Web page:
The island of Barbados is underlain by a basal tectonic complex that may be representative of rocks and structures of the structural high of the accretionary prism of the Lesser Antilles arc. At Chalky Mount, the complex consists of six fault-bounded packets of east-northeast strike and steep dips. The packets are composed of deformed but generally coherent Cenozoic sedimentary rocks, terrigenous turbidite in five of the packets and hemipelagic rocks in the sixth. There is no evident stratigraphic affiliation among beds in any of the six packets.
Rocks in fault packets underwent sequential deformations, most of which can be timed as early, contemporaneous, or late with respect to cessation of interpacket motions. Early structures in packet 1 consist of a main fold train with easterly striking axial planes and related thrusts, broken formation, and homoaxially refolded folds. Packet 1 also contains later open folds with northeast strikes. Packets 2–4 are relatively thin slices within a fault complex, the Chalky Mount fault zone, in which late left-oblique slip occurred on two of the four faults of the zone. Packet 5 contains three phases of deformation: an early near-recumbent major fold, marginal belts of fault-related second folds, and open post-fault third folds. Packet 6 includes early folds that are tightened and reoriented toward its northern fault boundary where it is locally a thrust.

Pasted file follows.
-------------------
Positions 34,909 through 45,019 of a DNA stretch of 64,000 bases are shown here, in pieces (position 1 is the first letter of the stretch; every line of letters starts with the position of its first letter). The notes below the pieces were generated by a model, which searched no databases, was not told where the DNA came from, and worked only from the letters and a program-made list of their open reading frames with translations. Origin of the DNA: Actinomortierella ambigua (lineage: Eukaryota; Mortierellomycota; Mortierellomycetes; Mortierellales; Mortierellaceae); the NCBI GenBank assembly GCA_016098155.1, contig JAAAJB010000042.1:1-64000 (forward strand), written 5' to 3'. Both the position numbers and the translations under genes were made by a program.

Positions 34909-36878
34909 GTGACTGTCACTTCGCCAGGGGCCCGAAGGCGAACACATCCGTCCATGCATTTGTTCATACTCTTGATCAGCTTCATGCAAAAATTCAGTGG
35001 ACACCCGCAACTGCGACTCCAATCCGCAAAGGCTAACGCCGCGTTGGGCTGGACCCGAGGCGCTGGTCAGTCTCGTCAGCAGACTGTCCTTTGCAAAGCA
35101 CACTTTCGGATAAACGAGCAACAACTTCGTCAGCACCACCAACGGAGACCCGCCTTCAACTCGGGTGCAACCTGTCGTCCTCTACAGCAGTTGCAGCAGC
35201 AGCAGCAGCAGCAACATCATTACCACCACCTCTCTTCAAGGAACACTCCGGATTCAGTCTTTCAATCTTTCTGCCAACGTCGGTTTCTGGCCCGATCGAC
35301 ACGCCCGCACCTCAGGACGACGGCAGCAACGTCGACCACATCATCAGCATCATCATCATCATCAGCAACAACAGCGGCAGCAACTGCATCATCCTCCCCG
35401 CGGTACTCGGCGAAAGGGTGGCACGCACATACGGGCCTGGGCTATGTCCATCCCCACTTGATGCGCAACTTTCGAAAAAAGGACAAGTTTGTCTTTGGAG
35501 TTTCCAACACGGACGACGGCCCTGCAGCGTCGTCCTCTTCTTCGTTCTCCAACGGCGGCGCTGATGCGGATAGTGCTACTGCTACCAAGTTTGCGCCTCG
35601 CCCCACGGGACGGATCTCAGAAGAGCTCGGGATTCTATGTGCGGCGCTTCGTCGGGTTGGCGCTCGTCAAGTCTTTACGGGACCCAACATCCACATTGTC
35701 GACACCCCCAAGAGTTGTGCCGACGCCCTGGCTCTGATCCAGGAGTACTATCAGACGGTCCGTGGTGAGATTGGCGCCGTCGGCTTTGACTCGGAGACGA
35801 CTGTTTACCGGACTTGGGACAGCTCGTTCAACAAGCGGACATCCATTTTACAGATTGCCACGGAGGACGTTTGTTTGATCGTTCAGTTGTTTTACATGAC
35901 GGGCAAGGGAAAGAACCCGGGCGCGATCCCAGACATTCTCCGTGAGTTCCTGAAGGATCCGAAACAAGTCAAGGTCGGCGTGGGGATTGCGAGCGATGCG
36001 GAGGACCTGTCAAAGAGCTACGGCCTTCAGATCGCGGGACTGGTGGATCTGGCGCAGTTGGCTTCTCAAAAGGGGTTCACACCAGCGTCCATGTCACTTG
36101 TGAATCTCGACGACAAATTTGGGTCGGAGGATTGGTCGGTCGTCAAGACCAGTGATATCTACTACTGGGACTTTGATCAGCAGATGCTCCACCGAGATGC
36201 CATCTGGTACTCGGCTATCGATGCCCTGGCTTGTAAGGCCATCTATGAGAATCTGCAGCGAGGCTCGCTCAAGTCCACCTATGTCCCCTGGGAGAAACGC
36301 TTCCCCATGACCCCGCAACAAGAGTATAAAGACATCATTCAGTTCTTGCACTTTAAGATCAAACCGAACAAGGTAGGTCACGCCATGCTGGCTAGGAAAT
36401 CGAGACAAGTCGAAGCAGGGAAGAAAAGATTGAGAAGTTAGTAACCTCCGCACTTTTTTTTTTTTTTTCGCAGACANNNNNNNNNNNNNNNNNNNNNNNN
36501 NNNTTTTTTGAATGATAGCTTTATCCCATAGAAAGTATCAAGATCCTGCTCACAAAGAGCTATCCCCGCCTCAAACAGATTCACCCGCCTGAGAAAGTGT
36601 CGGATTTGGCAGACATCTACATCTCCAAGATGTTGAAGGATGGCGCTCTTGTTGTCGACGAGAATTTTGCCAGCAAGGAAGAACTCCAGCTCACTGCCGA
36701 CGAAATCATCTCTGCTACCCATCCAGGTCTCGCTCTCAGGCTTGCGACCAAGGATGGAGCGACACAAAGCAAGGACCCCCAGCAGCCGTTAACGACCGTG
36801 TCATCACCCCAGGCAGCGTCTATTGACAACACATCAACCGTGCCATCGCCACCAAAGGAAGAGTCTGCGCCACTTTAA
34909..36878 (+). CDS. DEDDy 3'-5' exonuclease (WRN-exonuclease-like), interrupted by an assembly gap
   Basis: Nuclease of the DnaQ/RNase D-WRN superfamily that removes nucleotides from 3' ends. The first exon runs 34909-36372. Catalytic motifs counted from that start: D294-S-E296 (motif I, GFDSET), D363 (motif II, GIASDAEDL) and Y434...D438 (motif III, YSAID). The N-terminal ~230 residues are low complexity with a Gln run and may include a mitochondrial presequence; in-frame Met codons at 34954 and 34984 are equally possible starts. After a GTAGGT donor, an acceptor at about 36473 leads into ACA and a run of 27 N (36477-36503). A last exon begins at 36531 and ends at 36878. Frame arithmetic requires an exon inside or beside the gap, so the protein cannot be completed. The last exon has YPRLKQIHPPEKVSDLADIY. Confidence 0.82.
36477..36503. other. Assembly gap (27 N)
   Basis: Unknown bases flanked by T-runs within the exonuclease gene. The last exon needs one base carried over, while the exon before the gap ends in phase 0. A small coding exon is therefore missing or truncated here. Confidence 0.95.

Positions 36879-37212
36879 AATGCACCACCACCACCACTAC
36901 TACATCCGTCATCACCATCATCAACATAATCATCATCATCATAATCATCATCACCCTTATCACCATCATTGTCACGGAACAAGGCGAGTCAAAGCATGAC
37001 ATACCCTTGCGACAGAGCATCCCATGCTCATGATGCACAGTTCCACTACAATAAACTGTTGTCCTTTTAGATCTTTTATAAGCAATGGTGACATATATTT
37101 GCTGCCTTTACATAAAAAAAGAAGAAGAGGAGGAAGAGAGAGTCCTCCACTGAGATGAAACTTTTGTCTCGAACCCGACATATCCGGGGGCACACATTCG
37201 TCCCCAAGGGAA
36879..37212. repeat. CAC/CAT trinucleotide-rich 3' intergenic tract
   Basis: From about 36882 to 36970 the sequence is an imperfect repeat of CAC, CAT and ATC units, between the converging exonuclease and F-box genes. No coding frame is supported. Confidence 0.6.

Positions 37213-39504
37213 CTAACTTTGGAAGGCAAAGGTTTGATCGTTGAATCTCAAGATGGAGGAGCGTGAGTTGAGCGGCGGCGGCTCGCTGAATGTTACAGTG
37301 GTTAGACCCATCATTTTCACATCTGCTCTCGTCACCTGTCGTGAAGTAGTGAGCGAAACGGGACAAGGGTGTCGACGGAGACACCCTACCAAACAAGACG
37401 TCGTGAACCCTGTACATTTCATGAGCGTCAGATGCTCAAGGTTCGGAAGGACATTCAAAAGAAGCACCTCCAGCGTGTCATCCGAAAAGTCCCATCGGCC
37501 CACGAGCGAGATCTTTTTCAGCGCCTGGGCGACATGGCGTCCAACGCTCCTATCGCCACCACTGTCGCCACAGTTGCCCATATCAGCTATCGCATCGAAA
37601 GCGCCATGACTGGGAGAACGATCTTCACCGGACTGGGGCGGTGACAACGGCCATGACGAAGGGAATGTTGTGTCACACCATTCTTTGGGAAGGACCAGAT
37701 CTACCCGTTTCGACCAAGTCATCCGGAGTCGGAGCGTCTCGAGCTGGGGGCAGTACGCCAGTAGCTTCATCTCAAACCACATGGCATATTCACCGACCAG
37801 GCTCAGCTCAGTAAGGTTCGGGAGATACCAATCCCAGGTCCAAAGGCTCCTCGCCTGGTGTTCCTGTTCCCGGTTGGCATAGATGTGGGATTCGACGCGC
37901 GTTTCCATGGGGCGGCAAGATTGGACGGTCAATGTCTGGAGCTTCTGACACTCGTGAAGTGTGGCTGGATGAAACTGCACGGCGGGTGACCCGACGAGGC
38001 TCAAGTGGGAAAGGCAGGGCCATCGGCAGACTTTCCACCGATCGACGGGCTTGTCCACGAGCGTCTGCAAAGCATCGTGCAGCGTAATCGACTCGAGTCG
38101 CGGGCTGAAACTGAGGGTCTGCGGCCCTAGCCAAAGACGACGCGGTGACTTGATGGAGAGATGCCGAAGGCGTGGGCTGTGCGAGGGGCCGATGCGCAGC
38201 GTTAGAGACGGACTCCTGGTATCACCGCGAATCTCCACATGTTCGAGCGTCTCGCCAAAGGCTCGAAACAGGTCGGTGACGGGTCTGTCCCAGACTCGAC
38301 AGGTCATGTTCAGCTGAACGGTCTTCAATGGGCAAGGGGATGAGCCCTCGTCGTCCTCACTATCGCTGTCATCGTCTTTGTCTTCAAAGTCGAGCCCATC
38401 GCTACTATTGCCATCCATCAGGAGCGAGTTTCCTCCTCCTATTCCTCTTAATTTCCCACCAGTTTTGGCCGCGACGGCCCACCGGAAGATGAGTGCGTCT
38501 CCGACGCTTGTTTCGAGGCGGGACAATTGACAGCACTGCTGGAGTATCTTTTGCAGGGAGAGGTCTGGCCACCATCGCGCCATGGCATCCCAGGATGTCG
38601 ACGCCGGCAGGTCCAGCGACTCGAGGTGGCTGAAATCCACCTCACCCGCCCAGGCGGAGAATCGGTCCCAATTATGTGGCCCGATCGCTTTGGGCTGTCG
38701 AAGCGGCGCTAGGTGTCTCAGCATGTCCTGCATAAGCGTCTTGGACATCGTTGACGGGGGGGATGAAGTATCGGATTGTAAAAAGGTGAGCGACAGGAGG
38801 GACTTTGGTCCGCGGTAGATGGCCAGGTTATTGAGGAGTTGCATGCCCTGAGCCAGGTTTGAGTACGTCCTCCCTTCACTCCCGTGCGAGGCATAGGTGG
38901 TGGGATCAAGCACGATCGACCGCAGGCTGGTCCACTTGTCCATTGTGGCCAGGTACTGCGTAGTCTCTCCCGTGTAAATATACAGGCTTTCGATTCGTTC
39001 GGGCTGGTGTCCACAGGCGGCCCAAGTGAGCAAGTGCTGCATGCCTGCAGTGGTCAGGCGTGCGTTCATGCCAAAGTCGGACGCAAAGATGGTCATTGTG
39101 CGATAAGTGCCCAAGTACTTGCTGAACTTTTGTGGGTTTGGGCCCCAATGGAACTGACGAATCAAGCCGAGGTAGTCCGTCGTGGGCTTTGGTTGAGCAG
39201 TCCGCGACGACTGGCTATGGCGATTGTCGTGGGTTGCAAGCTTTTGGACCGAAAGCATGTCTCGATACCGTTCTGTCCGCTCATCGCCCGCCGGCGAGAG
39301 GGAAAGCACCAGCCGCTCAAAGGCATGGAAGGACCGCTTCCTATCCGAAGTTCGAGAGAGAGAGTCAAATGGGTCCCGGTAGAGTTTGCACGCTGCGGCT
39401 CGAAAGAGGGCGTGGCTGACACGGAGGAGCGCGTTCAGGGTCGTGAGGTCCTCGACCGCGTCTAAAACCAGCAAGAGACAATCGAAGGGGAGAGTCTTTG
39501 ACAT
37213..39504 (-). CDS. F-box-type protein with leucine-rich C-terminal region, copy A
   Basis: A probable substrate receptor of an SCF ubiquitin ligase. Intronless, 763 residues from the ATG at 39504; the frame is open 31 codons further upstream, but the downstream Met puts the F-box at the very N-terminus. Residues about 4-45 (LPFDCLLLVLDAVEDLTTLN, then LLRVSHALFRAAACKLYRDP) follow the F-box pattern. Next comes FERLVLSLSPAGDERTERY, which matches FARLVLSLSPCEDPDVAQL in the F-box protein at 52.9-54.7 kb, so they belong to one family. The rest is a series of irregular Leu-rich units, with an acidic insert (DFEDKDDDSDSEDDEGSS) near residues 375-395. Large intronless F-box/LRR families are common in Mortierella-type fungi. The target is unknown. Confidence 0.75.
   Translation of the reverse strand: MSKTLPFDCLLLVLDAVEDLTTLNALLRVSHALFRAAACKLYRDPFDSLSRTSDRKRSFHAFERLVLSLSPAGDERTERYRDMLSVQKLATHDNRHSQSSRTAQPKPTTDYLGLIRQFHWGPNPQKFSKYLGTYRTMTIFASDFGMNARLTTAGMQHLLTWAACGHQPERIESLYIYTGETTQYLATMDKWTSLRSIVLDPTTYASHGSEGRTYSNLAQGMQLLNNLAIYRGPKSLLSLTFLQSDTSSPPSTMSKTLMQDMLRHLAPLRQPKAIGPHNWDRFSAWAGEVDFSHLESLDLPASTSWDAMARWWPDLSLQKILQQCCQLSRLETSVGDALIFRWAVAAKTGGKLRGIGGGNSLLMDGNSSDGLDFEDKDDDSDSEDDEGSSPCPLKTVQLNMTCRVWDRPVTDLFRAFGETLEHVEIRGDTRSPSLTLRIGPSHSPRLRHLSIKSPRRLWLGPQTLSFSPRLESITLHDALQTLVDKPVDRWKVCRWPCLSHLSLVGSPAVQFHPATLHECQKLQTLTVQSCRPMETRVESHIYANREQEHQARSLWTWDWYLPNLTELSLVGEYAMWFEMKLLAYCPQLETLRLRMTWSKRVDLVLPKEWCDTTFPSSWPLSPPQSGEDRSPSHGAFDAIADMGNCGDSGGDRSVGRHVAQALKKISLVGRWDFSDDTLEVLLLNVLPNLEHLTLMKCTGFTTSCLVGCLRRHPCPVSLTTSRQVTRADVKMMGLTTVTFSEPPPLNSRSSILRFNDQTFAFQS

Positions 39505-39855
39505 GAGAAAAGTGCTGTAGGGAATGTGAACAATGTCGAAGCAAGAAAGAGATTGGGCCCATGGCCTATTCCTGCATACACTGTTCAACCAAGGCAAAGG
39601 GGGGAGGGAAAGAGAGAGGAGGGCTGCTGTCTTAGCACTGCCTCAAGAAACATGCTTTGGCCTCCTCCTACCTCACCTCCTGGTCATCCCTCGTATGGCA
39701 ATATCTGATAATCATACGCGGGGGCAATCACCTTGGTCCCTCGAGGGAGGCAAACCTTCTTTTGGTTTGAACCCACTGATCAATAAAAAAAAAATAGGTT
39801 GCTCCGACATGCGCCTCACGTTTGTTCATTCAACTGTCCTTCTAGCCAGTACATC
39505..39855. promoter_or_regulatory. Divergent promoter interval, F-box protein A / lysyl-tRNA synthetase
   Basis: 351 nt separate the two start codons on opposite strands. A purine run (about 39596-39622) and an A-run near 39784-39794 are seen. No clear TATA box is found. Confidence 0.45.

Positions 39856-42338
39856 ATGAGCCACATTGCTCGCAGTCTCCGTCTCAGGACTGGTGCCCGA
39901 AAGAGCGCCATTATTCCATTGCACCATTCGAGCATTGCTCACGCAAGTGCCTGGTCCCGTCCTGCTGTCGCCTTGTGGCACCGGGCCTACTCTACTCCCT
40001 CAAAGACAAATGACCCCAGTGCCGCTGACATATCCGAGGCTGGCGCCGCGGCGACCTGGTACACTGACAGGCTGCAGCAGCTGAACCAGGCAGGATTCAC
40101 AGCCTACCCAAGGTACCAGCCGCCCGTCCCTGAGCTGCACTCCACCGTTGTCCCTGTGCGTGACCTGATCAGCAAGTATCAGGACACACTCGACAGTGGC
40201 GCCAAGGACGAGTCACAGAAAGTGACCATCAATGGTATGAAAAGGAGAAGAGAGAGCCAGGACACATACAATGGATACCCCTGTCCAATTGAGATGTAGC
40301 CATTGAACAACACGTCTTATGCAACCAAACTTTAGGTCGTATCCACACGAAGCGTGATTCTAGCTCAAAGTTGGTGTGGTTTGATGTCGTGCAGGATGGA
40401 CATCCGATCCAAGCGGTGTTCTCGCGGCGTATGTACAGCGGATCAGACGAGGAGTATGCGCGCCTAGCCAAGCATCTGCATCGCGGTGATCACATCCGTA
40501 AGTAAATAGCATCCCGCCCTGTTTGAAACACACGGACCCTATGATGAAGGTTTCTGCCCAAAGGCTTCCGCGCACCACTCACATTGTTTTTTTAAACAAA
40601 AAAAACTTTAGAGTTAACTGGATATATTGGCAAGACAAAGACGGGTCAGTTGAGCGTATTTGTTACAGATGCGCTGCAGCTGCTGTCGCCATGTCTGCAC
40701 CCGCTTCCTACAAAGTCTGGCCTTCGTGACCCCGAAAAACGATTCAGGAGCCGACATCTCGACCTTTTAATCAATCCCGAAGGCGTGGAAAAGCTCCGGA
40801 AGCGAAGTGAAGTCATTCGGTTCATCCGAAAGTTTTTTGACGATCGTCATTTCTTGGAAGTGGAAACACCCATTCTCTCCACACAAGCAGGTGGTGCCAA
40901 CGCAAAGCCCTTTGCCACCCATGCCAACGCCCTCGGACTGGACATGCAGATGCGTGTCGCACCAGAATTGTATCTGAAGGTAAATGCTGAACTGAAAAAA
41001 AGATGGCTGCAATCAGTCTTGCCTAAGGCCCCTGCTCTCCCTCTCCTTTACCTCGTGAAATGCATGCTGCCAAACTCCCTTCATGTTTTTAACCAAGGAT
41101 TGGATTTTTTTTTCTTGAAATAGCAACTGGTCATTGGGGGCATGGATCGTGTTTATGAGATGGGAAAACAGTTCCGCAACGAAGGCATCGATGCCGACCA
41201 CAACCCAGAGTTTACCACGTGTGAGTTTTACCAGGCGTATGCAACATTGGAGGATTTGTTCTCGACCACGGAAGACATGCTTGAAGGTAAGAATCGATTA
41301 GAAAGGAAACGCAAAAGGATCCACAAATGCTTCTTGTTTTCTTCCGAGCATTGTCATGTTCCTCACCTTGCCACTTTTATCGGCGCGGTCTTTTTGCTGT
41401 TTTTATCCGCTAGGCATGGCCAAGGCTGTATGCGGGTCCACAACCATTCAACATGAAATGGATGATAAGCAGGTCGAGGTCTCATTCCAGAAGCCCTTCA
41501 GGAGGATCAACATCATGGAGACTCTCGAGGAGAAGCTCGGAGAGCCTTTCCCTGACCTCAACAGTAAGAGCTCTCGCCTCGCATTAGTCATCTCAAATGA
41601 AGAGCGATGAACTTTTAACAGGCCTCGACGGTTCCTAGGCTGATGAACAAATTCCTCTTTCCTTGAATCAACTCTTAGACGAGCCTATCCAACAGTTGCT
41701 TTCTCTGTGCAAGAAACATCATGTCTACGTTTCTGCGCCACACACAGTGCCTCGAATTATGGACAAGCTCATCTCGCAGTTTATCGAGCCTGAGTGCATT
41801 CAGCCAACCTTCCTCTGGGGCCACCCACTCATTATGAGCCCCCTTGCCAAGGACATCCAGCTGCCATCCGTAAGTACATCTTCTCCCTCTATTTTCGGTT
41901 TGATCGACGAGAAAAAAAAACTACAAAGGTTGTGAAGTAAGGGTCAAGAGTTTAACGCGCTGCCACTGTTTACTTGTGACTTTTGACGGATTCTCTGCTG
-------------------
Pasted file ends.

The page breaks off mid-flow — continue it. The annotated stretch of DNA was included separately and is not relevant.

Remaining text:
Early structures in each packet are the most pervasive and record the major stratal shortening. Shortening in each packet is approximately normal to packet boundaries, and early axes lie in the plane of the boundaries. Packet boundaries are interpreted as surfaces of accretion and early structures as deformations generated during transfer of layer successions from an ocean floor to the front of the accretionary prism. Contemporaneous and post-fault structures are local and are due to displacements during reactivation of faults, mainly inter-packet, within the accretionary prism.
Early structures at Chalky Mount developed in the brittle state, apparently with displacements taken up by sliding between grains and along layer boundaries. All structures record distinctly nonmetamorphic environments.